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What’s that sound?

Our hearing is vital for communication, the intake of information, and the location of sources of sound in our environment. If you close your eyes you realize just how much you can tell about the world around you through hearing alone. Where is that air vent in the room? Is that siren approaching, or moving away from you? As our sense of hearing becomes more fine-tuned and acute, so does our situational awareness and our ability to interact with others within that world.

Areas to explore SOUND: Groove Grove, ProZone, Rain Room, Cyber Action Floor

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icons_website_nogradient-02AUDITORY DYSFUNCTION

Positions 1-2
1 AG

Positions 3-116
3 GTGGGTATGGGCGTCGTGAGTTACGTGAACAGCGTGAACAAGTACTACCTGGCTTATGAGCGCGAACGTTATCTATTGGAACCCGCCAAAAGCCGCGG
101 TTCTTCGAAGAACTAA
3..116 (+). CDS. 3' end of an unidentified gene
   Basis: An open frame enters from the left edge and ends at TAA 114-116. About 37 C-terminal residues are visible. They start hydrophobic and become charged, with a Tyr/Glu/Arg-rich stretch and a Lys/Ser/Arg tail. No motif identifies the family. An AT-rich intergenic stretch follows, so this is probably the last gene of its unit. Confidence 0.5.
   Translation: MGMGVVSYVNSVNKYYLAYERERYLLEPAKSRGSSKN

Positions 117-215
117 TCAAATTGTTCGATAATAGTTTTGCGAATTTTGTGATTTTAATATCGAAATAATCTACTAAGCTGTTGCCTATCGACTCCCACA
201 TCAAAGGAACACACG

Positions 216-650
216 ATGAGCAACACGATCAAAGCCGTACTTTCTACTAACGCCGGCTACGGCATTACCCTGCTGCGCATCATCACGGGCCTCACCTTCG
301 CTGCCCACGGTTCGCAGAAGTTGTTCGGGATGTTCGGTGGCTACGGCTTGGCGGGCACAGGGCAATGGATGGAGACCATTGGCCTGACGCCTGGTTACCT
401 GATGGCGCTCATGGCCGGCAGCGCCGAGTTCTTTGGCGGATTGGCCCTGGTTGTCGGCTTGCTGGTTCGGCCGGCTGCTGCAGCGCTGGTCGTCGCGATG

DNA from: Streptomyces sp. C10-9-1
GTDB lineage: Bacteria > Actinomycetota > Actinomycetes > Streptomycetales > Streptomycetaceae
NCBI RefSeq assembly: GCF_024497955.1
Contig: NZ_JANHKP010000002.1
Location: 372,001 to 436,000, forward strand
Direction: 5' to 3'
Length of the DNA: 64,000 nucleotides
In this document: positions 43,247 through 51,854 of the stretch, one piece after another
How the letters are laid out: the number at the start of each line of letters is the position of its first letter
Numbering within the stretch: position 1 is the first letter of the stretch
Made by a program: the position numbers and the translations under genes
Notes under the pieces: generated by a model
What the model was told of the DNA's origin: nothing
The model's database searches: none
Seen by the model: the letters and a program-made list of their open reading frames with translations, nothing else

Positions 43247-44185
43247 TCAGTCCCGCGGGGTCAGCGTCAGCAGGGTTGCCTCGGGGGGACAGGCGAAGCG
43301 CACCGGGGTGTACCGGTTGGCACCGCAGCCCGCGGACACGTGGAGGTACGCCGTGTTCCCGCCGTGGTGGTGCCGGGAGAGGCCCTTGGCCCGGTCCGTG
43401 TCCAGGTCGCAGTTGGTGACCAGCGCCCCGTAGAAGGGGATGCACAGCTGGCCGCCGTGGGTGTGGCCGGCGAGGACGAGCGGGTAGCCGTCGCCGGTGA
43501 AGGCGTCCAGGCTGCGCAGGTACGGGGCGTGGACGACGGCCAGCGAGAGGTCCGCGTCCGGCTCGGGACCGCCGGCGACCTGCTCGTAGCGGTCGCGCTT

Sensory Integration Dysfunction Symptoms:

Sensory Over Responsive ( SOR )

  • Covers ears and startled by loud sounds.
  • Distracted by sounds not noticed by others.
  • Fearful of toilets flushing, hairdryers, and/or vacuums.
  • Resists going to loud places (even the cafeteria at school ).

Sensory Under Responsive ( SUR )

  • May not respond to verbal cues.
  • May appear confused about where a sound is coming from.
  • May seem inattentive in lecture setting.
  • May say “what?” frequently.
  • May have difficulty responding to own name.

Sensory Seeking ( SS )

  • Loves loud music and making noise.
  • Will often speak louder than necessary.
  • May frequently make noises just to hear them.
  • Needs to listen to music to concentrate.